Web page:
The One-Off Aston Martin Victor Is the Ultimate Throwback Supercar

The One-Off Aston Martin Victor Is the Ultimate Throwback Supercar

You look at the Aston Martin Victor, an all-new design inspired by the classic V-8 Vantage from the company’s Q personalization store; it’s also built on a One-77 chassis using Vulcan bits. This entire sentence is very exciting if you love Aston Martins, and there’s a lot more to unbox. The real gasoline on that red light, however, is this: The Victor packs an honest to goodness manual transmission and a 7.3-liter V-12 that makes a healthy 847 horsepower.

Of course, this particular fire will not heat up you. The Victor is a one-off model built for a customer who by all reports hoped their new creation would remain rather understated. Sorry for whatever the lucky owner, but the Victor is amazing and we had to share. That said, there’s surely some money – a royal ransom, perhaps – that would convince Q to build something similar for another 0.000001 percent, but all we can do is watch and learn more about this amazing machine.

Let’s start with inspiration. The 1970s Aston Martin V-8 was a crude muscle car clad in a bespoke suit, a completely muscular evolution of the earlier DBS V-8. The Victor is clearly inspired by this model. But it’s worth noting that it also takes its inspiration from a DBS V-8 that was heavily modified to run at Le Mans in the late 1970s, the RHAM / 1. The huge duck-tail spoiler from the new car is a nod to this unlikely endurance driver.

Indeed, the exterior is an exaggerated, aggressive and decidedly modern version of the vintage Vantage V-8 replicas. The forward sloping grille, recessed headlamps and square power bulge all clearly pay homage, but they are interpreted through the wild fantasies of modern design. The same goes with the webbed wheels wrapped in Michelin and the touches of leather and wood inside. All the retro flavors are balanced by hyper-modern elements such as the Vulcan-derived C-shaped steering wheel, digital gauge cluster and floating infotainment screen, and copious amounts of exposed carbon fiber. The solid walnut shifter knob is a nice touch, though, and honest for both eras.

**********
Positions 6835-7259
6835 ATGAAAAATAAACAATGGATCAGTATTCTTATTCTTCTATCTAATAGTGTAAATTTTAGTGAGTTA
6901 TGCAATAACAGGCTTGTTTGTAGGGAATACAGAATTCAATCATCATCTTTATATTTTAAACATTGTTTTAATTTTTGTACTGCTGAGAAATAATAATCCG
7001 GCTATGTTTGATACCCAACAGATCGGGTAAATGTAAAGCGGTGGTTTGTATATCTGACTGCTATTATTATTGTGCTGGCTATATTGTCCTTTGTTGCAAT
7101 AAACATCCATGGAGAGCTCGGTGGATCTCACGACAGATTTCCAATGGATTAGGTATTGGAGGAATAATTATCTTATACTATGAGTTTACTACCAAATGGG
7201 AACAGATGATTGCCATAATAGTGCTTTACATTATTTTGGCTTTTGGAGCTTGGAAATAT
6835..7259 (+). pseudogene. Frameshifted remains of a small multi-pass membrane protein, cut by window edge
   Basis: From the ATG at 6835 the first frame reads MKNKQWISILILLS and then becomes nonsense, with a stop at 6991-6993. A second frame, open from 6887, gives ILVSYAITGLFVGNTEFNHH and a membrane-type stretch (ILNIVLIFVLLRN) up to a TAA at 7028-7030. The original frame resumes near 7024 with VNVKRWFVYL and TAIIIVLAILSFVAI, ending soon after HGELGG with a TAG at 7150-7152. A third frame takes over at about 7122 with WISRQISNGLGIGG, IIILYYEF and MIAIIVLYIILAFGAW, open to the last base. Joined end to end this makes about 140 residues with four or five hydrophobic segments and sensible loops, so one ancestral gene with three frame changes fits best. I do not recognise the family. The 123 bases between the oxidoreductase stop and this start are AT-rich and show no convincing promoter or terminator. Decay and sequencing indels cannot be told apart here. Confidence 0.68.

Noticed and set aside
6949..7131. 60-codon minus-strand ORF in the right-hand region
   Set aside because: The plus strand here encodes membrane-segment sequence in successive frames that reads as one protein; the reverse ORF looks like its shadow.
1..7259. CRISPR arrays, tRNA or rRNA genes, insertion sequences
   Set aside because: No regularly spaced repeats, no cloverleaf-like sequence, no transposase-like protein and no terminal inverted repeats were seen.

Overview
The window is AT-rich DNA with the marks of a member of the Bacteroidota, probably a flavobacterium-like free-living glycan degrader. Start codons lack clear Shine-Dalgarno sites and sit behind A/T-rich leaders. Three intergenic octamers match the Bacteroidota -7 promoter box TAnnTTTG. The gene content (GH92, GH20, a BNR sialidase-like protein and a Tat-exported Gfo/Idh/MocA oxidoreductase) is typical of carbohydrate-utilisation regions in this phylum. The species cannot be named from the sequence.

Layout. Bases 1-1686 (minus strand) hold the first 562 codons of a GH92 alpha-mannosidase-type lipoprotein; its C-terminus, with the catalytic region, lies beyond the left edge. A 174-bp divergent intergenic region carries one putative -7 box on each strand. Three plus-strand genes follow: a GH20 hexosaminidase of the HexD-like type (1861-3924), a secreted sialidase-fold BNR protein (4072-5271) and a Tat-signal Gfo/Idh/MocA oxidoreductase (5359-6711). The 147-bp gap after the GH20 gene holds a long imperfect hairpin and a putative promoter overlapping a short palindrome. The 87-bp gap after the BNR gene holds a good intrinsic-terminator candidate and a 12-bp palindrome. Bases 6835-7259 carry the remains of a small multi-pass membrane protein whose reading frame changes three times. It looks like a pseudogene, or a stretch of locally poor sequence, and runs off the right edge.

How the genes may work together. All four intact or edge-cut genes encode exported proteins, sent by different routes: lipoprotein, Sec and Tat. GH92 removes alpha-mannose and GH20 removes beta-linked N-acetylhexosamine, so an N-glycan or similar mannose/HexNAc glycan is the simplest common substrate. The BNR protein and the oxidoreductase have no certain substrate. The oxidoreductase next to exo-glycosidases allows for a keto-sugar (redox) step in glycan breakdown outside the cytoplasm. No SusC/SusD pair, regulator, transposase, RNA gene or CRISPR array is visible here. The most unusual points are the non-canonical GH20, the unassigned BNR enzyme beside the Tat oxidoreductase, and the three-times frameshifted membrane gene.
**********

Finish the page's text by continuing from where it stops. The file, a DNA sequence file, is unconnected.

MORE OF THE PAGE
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There’s nothing retro about the Victor’s body or construction, however – it’s basically all carbon fiber. The monohull is derived from the One-77, and the body draped over it is made entirely of woven material. Q claims that the entire structure – body and chassis – is actually lighter than that of the One-77, which is pretty amazing. Vintage styling cues do very little to dampen the car’s aerodynamic potential, as it does more downforce at 100 mph than a Vantage GT4 race car. Interior shocks are fitted, as on the Vulcan, in addition to the massive Brembo carbon-ceramic brakes – so that the Victor can clearly stand on a track if the lucky owner so wishes.























Power comes from an naturally aspirated V-12 backed by a Graziano six-speed manual gearbox. Aston says it’s the most powerful car ever built with a manual transmission; for perspective, it’s more powerful than the dreaded One-77, which produces “only” 760 horsepower for the Victor’s 847 and 553 lb-ft for the single 605 lb-ft model.

The new Victor isn’t for everyone, but that’s the point: it’s one person’s fantasy made terribly real. And we think it’s fantastic.

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